On March 5, 2009 computer scientist and theorist Stephen Wolfram struck a nerve with the search and information industry as he announced to the world the imminent launch of his new question answering service, Wolfram Alpha. Scheduled to go live in May amidst rampant speculation and anticipation, the new service will attempt to take almost any natural language question and compute a factual answer within one or two seconds. Now, in what appears to be his first interview since the annoucement, Wolfram opens up about his new project in a story published yesterday at H+ Magazine.
So what new information can we glean from the H+ story? The story gives detailed information about Stephen Wolfram’s background and his own personal thoughts about his new creation. Beyond this, however, our greatest insight came from a description of how Wolfram Alpha performs in response to three different types of questions. From the story:
If you enter the query, “3/26/2009 + 90 days” you’ll get a page that gives a date ninety days later than the first date. If you enter “mt. everest height length of golden gate” you’ll get a page expressing the height of Mount Everest as a multiple of the length of the Golden Gate Bridge. If you enter “temperature in los gatos,” you’ll get something like the current temperature, a graph of the temperatures over the last week with projections for the next few days, and a graph of the temperatures over the last year.
As we can see, Wolfram Alpha will be capable of giving more than simple one word or one phrase answers. The first question “3/26/2009 + 90 days” is a simple question that requires a concrete factual answer. The “temperature in los gatos” question, on the other hand, is more vague and opens the door for Wolfram Alpha to provide multiple formats, such as graphs and images, to answer the question.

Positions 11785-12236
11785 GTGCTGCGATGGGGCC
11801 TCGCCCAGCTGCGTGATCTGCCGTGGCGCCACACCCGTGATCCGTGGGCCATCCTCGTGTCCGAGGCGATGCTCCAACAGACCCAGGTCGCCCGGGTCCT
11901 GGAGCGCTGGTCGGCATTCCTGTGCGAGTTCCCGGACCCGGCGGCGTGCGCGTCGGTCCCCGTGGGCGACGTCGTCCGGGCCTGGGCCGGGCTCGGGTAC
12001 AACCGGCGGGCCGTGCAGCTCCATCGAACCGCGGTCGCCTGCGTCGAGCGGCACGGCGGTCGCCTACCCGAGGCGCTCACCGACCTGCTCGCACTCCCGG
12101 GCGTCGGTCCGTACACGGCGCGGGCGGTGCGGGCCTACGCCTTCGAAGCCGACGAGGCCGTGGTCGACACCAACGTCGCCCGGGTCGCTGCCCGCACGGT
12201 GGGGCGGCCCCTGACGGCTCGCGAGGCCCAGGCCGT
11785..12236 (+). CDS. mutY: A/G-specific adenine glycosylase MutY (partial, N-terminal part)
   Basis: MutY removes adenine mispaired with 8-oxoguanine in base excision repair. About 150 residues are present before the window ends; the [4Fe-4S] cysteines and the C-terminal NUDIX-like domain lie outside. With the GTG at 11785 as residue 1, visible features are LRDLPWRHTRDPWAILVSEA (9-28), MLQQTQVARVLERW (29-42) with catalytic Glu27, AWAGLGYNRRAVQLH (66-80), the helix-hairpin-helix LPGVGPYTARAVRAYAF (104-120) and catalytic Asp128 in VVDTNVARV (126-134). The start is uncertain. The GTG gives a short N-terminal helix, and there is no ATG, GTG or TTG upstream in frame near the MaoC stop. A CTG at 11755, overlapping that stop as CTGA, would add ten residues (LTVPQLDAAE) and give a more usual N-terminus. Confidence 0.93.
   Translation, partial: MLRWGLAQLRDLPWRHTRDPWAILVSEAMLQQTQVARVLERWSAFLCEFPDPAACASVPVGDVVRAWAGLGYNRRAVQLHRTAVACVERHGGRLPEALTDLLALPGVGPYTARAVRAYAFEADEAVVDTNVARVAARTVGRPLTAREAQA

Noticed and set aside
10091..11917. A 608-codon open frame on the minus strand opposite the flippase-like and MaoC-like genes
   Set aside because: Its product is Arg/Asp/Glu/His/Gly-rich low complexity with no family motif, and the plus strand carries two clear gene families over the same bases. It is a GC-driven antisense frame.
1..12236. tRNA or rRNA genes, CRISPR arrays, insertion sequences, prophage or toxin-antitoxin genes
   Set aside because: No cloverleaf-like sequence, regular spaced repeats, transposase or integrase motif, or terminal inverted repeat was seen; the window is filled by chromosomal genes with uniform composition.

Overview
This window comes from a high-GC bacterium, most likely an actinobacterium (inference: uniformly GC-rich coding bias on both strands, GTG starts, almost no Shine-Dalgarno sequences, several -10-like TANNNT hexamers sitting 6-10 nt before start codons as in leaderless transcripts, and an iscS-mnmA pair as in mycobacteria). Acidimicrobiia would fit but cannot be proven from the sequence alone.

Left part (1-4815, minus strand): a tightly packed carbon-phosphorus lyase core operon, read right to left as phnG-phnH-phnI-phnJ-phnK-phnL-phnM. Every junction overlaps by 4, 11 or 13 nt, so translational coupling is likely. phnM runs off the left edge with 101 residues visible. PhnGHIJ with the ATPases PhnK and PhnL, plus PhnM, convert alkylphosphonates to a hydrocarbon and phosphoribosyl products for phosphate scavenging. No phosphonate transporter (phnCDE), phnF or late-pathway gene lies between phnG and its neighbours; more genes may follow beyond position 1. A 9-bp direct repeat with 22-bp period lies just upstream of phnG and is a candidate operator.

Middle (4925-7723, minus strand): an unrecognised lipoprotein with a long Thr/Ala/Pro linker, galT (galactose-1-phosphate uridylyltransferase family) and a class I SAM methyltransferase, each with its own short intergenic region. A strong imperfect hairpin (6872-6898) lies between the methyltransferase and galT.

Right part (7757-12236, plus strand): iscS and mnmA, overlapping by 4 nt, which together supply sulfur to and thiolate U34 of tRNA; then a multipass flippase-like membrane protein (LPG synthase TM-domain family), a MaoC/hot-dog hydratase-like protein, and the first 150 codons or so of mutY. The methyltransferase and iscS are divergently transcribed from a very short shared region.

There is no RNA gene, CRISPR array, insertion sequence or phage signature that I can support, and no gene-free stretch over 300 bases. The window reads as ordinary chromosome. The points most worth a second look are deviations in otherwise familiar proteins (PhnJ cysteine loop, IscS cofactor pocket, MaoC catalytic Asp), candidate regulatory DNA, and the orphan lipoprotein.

It seems to me that the real strength of Wolfram Alpha will be its ability to answer simple questions that have a true single, static answer. Anything else is likely to be answered by Google better. Case in point: take the two questions “3/26/2009 + 90 days” and “temperature in los gatos” and type them into Google. You will see that Google does absolutely terrible with the first question (suggesting information about a man who gets 90 days in jail), but with the temperature question I find it hard to believe that Wolfram Alpha could do any better than Google has. Unlike Google, Wolfram Alpha is not a realtime database that is constantly scouring the world for new, up to date information. For questions that have static answers such as “3/26/2009 + 90 days” Wolfram alpha will do quite well, but for questions such as “temperature in Los Gatos” that require more dynamic answers, Google’s access to comprehensive realtime data is unbeatable.
It really gets down once again to what Wolfram Alpha is all about: it is not a Google killer or even a Google competitor. Wolfram Alpha is after an as yet unfilled niche in the information industry of answering simple, factual questions that we generally view as having one right answer that rarely or ever changes. Rather than compete with Google, Wolfram Alpha appears to complement Google. In the future we can see Google either attaching a similar technology to its own service, or perhaps incorporating Wolfram Alpha itself directly into its own service as an add on.
As mentioned in our previous review of Wolfram Alpha, perhaps its greatest strength won’t even be its Google-like web interface. Instead we can envision a simple yet powerful question answering service being integrated into thousands of devices through an open api.
Wolfram Alpha is an exciting development and the Hub will be following the service closely as its May launch approaches. Some will say this is an over hyped idea and that Wolfram Alpha is no big deal, but we beg to differ. We close this story with a quote from our previous coverage of Wolfram Alpha that explains our fascination with the service:
Whether intentionally or not, Wolfram Alpha has suddenly brought the idea of an accurate, computerized question answering service into the consciousness of the information industry. It does not matter whether Wolfram Alpha’s technology is the greatest thing since sliced bread or a complete flop. What matters is that an idea that has been around for a long time has finally come of age. Now the race is officially on to make it a reality.